Monday, February 17

Look out for the silver lining

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IT may be raining all day, sometimes heavily, at times intermittently, but the sun does manage to peep shyly through the clouds in between the rains. Then notice the silver lining, literally.

We are in the middle of the landas, just in case you didn’t know. It’s a time when clothes are damp, a nightmare for the housewives. It’s a time of frustration for the fishermen because the sea is rough. But it’s a blessing for the fish, which need time to breed and multiply without interference in order to perpetuate their respective species – for the benefit of the fishermen, ironically.

For the farmers, this is the time for rest; it’s too wet to work in the fields.

Both fishermen and farmers are not idle during this period, though. There are nets to mend, boats or houses to repair. For the womenfolk, there is no end to the house chores – husband to please, children to control, baskets to make or clothes to sew or stitch.

Travelling during the landas is dangerous. The roads are damaged by the floods, the rivers overflow their banks. Talking about big floods, you only have to see the impact on our people in the Peninsula, especially in Kelantan and Terengganu, to understand what and how flooding can do to humans, properties and the environment. Over here we also have evacuees from the inundated areas but the situation is not as serious as it was in the West. Touch wood. All the same our thoughts are with all of them. Things will go back to normal soon. Always remember that every cloud has a silver lining.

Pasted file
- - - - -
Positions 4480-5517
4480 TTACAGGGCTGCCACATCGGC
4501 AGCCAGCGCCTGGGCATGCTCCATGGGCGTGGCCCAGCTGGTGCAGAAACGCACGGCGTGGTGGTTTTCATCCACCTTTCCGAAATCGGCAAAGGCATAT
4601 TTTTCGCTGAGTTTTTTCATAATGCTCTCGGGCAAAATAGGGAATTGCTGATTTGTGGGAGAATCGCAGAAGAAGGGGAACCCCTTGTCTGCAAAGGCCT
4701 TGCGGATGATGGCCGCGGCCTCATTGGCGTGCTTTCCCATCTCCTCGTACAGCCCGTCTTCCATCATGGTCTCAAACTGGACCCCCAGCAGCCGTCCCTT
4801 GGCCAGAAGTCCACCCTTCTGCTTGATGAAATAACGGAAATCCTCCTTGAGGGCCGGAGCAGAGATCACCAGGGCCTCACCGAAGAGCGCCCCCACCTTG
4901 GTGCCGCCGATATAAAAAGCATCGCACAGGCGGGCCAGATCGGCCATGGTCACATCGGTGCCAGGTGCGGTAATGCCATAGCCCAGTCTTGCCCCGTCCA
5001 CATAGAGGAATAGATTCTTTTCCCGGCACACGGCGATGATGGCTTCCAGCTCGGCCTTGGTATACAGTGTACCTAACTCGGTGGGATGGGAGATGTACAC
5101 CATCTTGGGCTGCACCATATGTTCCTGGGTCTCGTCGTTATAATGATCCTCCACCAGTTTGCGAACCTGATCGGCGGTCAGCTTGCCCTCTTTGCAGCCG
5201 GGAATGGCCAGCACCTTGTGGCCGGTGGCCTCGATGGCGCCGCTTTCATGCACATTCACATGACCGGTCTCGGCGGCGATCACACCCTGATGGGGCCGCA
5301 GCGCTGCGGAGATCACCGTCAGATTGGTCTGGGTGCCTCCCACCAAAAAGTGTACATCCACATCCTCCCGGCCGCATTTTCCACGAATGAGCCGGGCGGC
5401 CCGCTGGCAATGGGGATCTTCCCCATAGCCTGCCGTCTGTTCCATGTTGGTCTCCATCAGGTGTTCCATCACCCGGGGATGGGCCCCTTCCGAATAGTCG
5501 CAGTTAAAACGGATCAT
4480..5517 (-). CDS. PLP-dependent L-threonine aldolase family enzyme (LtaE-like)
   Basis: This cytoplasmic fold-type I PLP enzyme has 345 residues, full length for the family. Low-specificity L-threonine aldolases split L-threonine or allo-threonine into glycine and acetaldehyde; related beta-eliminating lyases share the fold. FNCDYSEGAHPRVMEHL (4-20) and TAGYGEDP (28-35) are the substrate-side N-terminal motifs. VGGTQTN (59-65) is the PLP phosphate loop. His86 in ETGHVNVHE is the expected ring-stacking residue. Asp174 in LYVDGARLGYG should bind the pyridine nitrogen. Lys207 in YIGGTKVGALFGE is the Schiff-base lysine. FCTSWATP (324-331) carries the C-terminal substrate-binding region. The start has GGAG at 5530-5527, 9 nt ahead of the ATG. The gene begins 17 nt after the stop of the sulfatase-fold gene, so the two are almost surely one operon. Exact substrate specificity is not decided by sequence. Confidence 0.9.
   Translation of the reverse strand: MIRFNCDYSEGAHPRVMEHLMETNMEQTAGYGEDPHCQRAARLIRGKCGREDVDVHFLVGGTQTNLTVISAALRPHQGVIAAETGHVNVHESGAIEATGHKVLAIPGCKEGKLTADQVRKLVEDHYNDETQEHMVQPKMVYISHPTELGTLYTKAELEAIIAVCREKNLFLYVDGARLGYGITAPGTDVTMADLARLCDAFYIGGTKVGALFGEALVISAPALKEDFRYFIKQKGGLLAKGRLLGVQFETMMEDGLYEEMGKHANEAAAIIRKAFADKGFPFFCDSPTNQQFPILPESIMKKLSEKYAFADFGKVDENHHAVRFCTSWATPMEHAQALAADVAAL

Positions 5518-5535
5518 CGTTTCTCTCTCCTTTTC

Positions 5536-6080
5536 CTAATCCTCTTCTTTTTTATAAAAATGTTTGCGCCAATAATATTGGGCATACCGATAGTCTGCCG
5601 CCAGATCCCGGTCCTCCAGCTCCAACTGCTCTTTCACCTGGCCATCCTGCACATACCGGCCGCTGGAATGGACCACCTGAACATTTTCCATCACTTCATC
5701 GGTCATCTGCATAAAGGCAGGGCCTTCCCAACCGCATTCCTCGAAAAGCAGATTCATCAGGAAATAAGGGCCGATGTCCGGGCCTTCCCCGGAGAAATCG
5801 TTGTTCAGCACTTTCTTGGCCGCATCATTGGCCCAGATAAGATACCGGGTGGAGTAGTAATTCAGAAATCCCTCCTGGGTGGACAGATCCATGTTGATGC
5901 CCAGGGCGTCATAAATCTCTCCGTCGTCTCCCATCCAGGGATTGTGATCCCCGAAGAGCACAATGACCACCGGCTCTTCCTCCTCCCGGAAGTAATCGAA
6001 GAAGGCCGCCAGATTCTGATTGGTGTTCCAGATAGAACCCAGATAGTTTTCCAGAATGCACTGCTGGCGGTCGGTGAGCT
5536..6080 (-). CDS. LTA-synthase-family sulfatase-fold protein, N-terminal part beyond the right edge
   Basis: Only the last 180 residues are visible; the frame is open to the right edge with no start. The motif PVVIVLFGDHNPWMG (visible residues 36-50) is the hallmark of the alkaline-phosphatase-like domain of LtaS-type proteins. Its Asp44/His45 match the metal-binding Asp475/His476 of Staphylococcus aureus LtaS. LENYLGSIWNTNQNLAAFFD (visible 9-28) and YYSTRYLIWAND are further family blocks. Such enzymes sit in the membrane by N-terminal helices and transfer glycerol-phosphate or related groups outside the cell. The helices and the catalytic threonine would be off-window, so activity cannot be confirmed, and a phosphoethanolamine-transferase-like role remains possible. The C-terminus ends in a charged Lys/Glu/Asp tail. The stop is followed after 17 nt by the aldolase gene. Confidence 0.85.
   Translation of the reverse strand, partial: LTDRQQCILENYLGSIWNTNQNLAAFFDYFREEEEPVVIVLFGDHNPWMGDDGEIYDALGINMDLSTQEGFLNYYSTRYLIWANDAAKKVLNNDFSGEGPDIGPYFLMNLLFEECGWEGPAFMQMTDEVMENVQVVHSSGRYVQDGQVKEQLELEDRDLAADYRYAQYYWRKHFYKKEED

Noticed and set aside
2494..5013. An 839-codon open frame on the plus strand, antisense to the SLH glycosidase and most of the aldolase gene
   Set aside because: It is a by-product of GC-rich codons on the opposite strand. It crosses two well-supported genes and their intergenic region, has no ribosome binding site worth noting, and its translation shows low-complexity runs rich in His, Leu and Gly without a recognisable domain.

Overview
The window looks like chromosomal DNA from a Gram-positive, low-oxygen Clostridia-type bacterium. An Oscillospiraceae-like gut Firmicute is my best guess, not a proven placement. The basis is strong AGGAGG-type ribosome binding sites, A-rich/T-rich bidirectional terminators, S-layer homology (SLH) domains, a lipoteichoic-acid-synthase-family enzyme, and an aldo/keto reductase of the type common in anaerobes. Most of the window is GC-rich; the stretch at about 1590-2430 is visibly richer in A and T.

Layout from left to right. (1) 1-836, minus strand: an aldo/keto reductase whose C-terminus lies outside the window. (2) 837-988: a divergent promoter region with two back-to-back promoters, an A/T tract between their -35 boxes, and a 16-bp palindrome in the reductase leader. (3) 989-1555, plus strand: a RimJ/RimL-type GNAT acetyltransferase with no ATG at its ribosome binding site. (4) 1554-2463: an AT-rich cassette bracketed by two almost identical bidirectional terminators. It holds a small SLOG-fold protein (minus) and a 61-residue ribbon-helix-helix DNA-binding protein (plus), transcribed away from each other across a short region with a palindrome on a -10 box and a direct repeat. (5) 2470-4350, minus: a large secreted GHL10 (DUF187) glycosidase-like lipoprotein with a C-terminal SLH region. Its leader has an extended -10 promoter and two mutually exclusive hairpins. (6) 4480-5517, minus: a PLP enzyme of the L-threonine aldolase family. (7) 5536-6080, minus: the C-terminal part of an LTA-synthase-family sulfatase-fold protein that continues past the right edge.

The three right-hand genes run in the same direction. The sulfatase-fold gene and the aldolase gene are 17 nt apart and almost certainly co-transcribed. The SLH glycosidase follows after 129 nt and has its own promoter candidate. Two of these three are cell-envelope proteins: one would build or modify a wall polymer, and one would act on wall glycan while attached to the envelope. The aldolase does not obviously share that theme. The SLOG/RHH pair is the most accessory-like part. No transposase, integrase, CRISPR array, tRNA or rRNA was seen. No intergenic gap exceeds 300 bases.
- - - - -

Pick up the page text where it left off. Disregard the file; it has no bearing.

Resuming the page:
Landas during our time

We have had the landas since time immemorial. I have gone through it for many years. From the perspective of the children, especially the boys, in my village, the landas was not bad. We youngsters actually enjoyed the rain; time for fun really.

We boys looked forward to school being closed during the landas so that we could do what pleased us most. It was the time to trap fish by means of a trap called bubu or buba.

This is a contraption made of bamboo slits with an inner cone with sharp spikes (ijap) so that the fish could go in but couldn’t get out.

At night, we fixed horizontal sticks in the flooded part of the jungle or a stream in as many spots as possible. The bait of earthworms had been tied to each stick and from time to time during the night we picked up each stick to see if there was any fish. We called this tajur keli, the target: catfish.

During the day, we would look for wild durians and other jungle fruits like pekang, telu kejira and tanjan. We built a hut in the jungle as our headquarters.

While other boys were fishing or hunting, someone must boil the rice. Invariably, the job was mine. When in a hut in the jungle alone, at night, your imagination can run wild –  evil spirits all around ready to gobble you up but you must be brave and trust in God. The shrill voices of the cicadas and the myriads of other insects and birds can be frightening too. It’s when the voices of the gibbons are heard that you know it is about daybreak and that you have survived the night.

We brought home fish or fruit that we did not finish eating in the jungle for our parents and siblings, and the sissies – boys who did not participate in our activity.